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Prime Picks: UFC Fight Night 214 ‘Rodriguez vs. Lemos’


The Ultimate Fighting Championship soldiers on, always looking to the next event to meet the requirements of a 42-show-in-52-weekends schedule in 2022. An improvement on paper from the week before, more ranked fighters populate this event beyond the two in the headliner, and only one bout maintains a betting favorite above -300 odds. The UFC Fight Night 214 edition of Prime Picks focuses heavily on a tangible intangible that could factor into several matchups, as well as a glass cannon who can explode his way to a solid upset.

Marina Rodriguez (-220)


As of 12 p.m. ET on Wednesday, Amanda Lemos was not in Las Vegas. Due to Brazilian political turmoil, three Sao Paulo-based athletes on the UFC Fight Night 214 lineup were trapped in the city, blocking their travel until the middle of fight week. This does not bode well for athletes with finely tuned schedules, to-the-hour weight cuts and even basic human issues like jet lag. Of the three—Lemos, Polyana Viana and Tamires Vidal—Lemos left the country the latest, which likely put a damper on her plans the most. There was a stretch of time from Monday to Tuesday that fans and media did not even know if the main event would continue, and by the publication of this piece, the ladies have landed and all three matches are still intact. While Rodriguez already serves as a decent favorite with a line slightly above -200, these troubling intangibles tip the scales even further in her favor.

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Lemos has zero experience competing beyond the 15-minute mark as a pro, while two of Rodriguez’s last three outings have reached the final bell after five rounds. This is not typically Lemos’ game, however, with just two decision wins to her credit across 12 victories. Eight first-round finishes—with five on the Brazilian scene against five women who combined for a record of 3-4 even though four were making their pro debuts against her—may indicate that she has generally feasted on weaker opposition, but flattening Livinha Souza and Montserrat Ruiz in back-to-back 2021 outings show her power still remains when against higher-level foes. Still, the bantamweight-turned-strawweight’s game is primarily one driven by serious physical strength and explosive movement, coiling like a spring and attacking out of nowhere. It is unknown as to whether she has the gas tank to back that up for more than a round and a half, and Rodriguez certainly has the tools to weather an early storm and cruise.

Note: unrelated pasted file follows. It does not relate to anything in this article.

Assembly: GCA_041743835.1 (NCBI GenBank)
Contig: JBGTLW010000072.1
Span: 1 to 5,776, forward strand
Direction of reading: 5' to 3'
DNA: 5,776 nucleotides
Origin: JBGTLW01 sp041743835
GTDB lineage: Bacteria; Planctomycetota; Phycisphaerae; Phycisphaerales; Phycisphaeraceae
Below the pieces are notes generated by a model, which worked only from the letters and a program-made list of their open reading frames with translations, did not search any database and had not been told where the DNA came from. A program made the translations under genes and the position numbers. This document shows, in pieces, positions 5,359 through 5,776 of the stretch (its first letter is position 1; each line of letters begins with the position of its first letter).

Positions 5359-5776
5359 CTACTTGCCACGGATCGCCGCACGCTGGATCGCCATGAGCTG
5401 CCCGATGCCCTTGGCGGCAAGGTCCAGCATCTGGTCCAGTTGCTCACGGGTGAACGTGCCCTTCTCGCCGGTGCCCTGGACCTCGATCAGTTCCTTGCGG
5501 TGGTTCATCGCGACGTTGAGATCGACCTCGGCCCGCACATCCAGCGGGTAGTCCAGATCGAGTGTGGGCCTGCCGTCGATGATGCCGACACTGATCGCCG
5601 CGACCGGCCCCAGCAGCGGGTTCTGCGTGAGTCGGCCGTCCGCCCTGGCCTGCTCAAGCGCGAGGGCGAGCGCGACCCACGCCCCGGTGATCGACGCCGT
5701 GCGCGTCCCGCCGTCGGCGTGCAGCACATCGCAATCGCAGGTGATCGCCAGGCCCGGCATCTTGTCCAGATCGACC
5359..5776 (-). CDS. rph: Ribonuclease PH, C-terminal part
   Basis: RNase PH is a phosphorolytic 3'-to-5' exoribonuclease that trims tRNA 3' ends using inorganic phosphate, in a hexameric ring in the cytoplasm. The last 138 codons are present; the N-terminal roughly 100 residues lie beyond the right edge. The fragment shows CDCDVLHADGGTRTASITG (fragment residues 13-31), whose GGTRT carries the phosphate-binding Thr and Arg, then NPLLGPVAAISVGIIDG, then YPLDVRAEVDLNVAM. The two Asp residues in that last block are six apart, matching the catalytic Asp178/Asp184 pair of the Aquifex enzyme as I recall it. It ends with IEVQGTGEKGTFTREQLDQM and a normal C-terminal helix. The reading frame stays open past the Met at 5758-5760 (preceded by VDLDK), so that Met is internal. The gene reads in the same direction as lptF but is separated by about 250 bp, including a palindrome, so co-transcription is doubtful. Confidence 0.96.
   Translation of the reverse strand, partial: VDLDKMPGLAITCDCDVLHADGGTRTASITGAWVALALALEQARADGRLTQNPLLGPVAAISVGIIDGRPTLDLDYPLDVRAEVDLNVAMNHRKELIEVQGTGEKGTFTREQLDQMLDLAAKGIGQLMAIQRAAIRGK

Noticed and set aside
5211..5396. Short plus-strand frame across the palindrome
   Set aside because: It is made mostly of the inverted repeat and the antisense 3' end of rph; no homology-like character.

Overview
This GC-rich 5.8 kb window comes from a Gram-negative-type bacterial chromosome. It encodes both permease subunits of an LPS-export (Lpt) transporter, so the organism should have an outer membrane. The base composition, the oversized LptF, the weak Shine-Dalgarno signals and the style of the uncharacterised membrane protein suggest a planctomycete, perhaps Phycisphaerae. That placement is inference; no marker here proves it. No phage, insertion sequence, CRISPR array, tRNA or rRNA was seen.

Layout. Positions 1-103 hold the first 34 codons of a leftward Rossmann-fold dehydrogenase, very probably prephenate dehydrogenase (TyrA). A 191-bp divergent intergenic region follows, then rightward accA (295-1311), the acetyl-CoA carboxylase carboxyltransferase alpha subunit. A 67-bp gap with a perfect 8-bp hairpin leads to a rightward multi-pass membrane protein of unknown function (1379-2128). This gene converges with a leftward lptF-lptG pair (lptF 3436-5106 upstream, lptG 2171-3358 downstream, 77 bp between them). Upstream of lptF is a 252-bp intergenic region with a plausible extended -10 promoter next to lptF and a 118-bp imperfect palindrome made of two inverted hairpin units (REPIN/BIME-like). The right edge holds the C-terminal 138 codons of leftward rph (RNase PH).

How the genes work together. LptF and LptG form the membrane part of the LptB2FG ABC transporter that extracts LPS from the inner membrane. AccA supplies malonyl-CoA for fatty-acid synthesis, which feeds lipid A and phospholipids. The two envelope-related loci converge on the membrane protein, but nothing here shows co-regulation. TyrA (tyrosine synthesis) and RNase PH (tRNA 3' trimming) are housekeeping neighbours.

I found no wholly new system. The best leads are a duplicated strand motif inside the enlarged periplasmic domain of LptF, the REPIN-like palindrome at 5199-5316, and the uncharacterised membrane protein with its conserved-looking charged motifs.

While Rodriguez’s lone career blemish has come against current champion Carla Esparza, it is the takedowns that stifled her not just off her back but on the feet as well. “Cookie Monster” did enough to take Rodriguez out of her game to snag two scorecards out of three, and a powerful Lemos could try to throw Rodriguez to the mat early to send a message. While the takedowns might come easy—relatively speaking—for Lemos in Round 1, landing them in the later frames will be a tough ask, all while Rodriguez is working her over on the feet from a distance as she avoids the haymakers that come back at her. The technical skills of Rodriguez can give her the edge should she not get reckless or get placed on her back for long stretches of the early rounds to wear her out. Once Lemos flags even a little, Rodriguez can capitalize and pick up her pace, stuffing telegraphed takedowns and hammering the lead leg of the southpaw to take the sting out of her strikes. While the moneyline still has value, prop of Rodriguez winning on the scorecards at +175 might be the way to go, although it eliminates the possibility of a late finish when Lemos peters out and Rodriguez is very much still there.